• J. Press York St.

    Store Profiles  

    by Tucker Chet Markus

    One-hundred-and-ten years of fathers and sons built this place: 304 Bleecker Street, New York, New York.

    In 1902, Jacobi Press, a Latvian immigrant, opened his first store on a quiet New Haven street corner and he called it J. Press. In 2010, brothers Shimon and Ariel Ovadia, New York City born and bred, started their own line of menswear—Ovadia & Sons. Now, 304 Bleecker is home to J. Press York Street—a menswear line designed for J. Press by the Ovadia twins, opened last year.

    As J. Press York Street’s flagship store, this location embodies not just the character of the pieces that clothe the store, but the ineffable magic of a marriage between old and new. Yellowing photographs of Yale alums, busts, and letters written between freshman-year sweethearts are flanked by neon lights, color-block rugs, all housed in straight lines and sleek architecture.

    The ethos reflects a bond forged between the traditional and the progressive. Suits in classic patterns with modern cuts, repp ties sitting on brightly colored oxfords—a line that maintains the soul of what has made J. Press an icon of American menswear while introducing it to a new generation of gentlemen.

    York Street is defined by heritage—and new traditions that arise and become part of a legacy they once challenged. Like a son emerging from his father’s shadow—different, and yet, unmistakably the same.

    The tile mason laid out the design of the bulldog entirely freehand.

    The J. Press Honor Roll recognizing the employees who left to serve in the military. Notice Elliot Gant's name, fourth from the bottom. He eventually left the Navy in 1947 to join his brother Marty Gant in the family shirt-making business. This honor roll was pulled from the New Haven location's basement.

    What guy doesn't love a hidden bookcase door?

    Aug 19, 2013 | Permalink (11) View/Leave Comments

    Paul left a comment on 10/20/2013 at 3:05 PM:

    I was in New Haven two weeks ago and found that the fountainhead store on York Street is being torn down and then rebuilt.  The store was in temporary lodges on Chapel Street, but also needs to move again as their present location is pushing them out.  So now they are moving to second temporary location on College Street across from the Shubert Theater.  Feel bad about he old building coming down - generations of Dads and Sons were advised and bought in that wonderful old sartorial house.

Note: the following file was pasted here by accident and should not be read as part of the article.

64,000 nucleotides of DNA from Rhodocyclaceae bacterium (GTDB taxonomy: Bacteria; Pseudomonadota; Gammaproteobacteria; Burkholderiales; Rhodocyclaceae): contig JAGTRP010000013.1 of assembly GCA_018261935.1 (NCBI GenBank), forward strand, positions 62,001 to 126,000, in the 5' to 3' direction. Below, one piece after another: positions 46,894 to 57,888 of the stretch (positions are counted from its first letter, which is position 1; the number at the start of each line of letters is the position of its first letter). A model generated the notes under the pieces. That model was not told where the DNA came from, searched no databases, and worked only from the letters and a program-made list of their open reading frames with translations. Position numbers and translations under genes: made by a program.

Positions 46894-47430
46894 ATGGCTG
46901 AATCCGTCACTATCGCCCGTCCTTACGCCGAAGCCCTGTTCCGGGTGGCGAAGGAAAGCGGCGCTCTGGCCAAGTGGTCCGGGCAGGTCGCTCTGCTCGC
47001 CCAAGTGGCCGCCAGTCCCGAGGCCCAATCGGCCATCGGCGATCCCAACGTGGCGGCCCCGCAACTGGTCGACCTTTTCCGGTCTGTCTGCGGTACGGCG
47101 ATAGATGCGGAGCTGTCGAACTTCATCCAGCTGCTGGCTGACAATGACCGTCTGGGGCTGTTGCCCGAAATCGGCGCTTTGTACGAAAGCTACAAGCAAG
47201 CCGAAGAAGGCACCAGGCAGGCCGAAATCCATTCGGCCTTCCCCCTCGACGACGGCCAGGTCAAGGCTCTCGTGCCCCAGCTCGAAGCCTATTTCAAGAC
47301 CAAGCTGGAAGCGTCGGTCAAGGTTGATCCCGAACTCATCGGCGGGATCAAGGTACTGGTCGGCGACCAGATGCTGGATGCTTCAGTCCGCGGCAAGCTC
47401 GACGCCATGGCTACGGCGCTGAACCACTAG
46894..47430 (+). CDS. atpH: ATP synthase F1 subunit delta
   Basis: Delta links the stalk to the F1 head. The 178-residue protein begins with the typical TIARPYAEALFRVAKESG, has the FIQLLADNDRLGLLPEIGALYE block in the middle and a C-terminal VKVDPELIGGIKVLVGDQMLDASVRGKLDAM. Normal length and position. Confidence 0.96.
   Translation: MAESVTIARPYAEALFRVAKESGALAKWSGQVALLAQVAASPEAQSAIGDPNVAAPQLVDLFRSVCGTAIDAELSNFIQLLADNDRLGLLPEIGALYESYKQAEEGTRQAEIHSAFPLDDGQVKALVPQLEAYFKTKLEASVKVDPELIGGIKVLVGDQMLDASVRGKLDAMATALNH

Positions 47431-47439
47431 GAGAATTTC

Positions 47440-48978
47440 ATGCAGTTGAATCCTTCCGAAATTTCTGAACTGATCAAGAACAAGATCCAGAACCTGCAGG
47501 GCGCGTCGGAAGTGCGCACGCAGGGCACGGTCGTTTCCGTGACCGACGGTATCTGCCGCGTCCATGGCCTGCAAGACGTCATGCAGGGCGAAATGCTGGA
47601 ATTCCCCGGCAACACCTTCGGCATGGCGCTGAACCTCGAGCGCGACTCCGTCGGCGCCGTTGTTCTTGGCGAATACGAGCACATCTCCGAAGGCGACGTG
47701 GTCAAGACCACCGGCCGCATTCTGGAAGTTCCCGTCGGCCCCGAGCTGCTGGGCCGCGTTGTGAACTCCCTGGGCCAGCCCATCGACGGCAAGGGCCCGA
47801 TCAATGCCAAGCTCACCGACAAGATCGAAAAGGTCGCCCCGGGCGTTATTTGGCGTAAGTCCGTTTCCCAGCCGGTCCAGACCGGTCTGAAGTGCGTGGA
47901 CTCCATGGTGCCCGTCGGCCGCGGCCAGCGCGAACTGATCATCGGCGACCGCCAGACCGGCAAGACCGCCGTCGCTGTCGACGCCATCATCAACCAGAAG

A Boston Blazer left a comment on 9/26/2013 at 8:14 PM:

    Nice to see these guys filling the vacuum that Rugby left. Brooks Brothers has a more youthful line in the save vein I believe. New England prep lives on!


    Michael left a comment on 9/26/2013 at 7:39 AM:

    @Fred….nice photos!

    Leith left a comment on 9/25/2013 at 2:15 PM:

    Wow.  Now that is true, unadulterated prep.  So rare these days.  I love it and I can’t wear anything in there.  Maybe I can pull off the sunglasses? - Leith

    Jack left a comment on 9/24/2013 at 9:33 PM:

    Fred, thanks for your reply. I noticed on one of your previous posts you had a jacket with a Rhone patch on it, and was curious, since Paris is not technically in that region.


    PSP left a comment on 9/24/2013 at 9:10 PM:

    F.E. I’am not so sure about this place. I have not been there yet but viewing their catalog they seem to be a B version of Rugby.  On a separate note, I was sorry to see that the Rugby Cafe closed in G town.  I was told it would remain opened.

    Lauren left a comment on 9/24/2013 at 8:57 PM:

    This looks like an amazing store! I love the back story!


    F.E. Castleberry left a comment on 9/24/2013 at 7:04 PM:

    @Jack—Yes, Paris.

    Jack left a comment on 9/24/2013 at 6:55 PM:

    Fred—just out of curiosity, have you ever been to France?

    F.E. Castleberry left a comment on 9/24/2013 at 6:32 PM:

    @Mike—The Shaggy Dogs fit much better.

    Mike left a comment on 9/24/2013 at 6:17 PM: